This is where tools like Autoprefixer or a good build automation process comes in handy as we can write the code once and let the tool.

RequestAnimationFrame() is a great API but it’s competing with all the scripts running on the page and you only have 16.6 miliseconds to get everything done in time for the next frame to kick in. If for some reason the scripts don’t complete their tasks in the alloted time we get jitters in the animation or slow and unresponsive scripts blocking some activity on the page.

Enter the Web Animation API

Web Animation API (WAAPI) is a new Javascript API that seeks to standardize the way we do animations on the web. I superceedes SMIL (and is one of the reasons why SMIL gives a deprecation warning in Chrome and Opera) and supplements CSS Transitions and animations.

Alex Danilo introduces the Web Animation API (WAAPI) for Google I/O Develop. This is a high level overview of the API, how it works and what it can be used for

The WAAPI presentation that intrigued me the most was Rachel Nabors’ presentation at SFHTML5 in 2015. Besides her obvious passion she does a good job of introducing the subject for a non-technical audience.

So now that we have a slightly better idea of what WAAPI provides, let’s look at how to make it work.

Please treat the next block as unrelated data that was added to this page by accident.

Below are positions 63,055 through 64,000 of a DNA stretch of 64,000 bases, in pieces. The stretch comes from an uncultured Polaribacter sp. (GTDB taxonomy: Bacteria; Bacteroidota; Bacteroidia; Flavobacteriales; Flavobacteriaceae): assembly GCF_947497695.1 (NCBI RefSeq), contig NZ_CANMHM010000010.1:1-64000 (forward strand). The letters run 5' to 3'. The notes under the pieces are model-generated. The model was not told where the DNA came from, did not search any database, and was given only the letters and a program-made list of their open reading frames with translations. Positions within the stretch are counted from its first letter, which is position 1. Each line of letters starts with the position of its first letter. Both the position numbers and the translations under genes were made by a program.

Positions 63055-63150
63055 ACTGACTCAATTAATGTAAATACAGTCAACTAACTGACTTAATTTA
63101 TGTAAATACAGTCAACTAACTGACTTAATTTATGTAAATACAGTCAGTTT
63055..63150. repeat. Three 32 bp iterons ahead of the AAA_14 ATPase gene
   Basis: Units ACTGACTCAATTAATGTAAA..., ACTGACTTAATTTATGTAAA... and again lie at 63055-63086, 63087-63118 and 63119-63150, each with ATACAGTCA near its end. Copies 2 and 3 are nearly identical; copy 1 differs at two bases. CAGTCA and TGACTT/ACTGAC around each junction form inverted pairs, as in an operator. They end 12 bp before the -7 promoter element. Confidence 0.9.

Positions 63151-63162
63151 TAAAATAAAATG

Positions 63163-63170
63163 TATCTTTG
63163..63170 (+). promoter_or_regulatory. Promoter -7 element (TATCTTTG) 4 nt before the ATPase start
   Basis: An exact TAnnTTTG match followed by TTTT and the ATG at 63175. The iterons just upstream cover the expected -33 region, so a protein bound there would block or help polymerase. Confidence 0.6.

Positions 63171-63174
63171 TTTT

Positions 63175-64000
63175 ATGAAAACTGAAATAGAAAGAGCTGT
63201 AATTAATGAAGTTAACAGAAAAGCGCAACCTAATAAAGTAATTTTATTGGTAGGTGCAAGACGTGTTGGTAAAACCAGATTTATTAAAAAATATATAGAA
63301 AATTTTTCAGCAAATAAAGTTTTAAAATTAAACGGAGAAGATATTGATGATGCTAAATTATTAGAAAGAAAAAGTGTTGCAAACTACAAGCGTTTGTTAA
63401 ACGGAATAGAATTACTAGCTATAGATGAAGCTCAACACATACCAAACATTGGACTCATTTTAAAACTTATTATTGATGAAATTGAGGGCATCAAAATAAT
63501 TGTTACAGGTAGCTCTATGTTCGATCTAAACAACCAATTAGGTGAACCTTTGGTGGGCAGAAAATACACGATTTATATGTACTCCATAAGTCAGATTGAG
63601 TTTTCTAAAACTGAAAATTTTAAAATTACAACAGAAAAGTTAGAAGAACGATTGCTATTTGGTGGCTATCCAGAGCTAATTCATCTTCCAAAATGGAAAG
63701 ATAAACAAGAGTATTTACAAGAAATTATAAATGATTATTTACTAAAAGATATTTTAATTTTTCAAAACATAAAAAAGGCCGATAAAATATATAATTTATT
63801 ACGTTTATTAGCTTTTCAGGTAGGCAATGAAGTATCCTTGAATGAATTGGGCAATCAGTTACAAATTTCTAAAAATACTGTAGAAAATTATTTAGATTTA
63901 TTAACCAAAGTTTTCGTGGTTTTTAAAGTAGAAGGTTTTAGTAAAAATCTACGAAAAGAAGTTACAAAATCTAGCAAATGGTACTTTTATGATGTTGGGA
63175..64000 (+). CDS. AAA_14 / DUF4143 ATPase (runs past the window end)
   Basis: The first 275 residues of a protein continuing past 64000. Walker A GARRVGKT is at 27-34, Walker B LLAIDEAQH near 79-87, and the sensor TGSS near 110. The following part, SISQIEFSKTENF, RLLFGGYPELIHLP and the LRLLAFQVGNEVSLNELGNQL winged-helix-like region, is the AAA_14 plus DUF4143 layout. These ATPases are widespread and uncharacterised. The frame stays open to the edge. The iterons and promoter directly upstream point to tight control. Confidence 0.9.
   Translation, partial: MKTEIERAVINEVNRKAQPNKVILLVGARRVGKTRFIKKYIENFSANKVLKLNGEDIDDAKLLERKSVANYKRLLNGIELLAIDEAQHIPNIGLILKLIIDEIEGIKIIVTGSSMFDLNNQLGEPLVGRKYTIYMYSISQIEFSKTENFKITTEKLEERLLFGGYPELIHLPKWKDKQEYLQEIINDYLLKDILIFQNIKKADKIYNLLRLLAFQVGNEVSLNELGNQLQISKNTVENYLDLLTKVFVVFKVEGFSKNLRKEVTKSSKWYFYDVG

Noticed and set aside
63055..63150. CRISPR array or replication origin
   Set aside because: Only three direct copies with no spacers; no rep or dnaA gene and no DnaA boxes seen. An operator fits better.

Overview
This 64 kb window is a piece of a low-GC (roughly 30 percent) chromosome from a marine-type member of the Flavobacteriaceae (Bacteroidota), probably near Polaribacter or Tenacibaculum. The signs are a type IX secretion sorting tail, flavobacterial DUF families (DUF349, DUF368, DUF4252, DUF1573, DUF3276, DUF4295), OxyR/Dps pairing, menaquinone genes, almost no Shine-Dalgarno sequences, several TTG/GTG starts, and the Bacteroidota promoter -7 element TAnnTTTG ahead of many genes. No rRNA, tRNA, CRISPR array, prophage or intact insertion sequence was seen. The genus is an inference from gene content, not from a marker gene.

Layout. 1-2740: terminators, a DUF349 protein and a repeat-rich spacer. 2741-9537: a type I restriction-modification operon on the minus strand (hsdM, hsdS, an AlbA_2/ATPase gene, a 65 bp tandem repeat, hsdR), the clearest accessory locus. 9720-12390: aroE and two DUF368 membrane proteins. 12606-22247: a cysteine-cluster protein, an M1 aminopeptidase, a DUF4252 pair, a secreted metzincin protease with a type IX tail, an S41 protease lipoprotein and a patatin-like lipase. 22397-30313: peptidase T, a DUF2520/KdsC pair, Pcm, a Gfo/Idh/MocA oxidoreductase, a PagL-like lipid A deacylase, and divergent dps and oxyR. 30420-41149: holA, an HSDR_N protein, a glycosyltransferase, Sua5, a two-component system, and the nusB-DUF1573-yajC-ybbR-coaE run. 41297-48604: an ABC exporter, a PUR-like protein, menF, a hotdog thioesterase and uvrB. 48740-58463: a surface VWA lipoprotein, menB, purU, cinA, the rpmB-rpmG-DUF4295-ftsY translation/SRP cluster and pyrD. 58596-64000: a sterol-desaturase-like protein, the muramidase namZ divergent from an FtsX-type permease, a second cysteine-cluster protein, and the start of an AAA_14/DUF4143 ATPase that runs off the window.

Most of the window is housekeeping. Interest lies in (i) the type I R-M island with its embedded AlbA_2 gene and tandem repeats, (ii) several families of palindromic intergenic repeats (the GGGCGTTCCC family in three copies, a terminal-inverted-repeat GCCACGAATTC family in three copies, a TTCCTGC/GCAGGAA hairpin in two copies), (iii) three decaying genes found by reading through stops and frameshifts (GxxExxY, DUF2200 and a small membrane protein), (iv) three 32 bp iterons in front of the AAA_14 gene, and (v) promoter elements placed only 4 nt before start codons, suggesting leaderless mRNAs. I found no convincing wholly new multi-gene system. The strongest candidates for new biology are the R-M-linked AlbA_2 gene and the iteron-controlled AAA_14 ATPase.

How it works

This section uses code from Dan Wilson’s Web Animation API tutorial

All Web Animation examples have 3 components. The first one is the .animate() declaration for the element we want to animate.

var player = document.getElementById('toAnimate').animate()

The animate function takes two parameters. The first one is an array of KeyframeEffects. This is where you put the animations that you want to happen and is similar to the @keyframes CSS declaration. We’ll see the difference when we look at a full example.

The values for each property should match how you would specify them in JavaScript using element.style, so opacity will be a number, but transform will expect a string.

var player = document.getElementById('toAnimate').animate([
 { transform: 'scale(1)', opacity: 1, offset: 0 },
 { transform: 'scale(.5)', opacity: .5, offset: .3 }
 { transform: 'scale(.667)', opacity: .667 },
 { transform: 'scale(.6)', opacity: .6 }
'], {});

The second parameter is a list of timing properties. This will map to CSS animation properties, though sometimes with different names.

var player = document.getElementById('toAnimate').animate([ ],
{
    duration: 700, //milliseconds
    easing: 'ease-in-out', //'linear', a bezier curve, etc.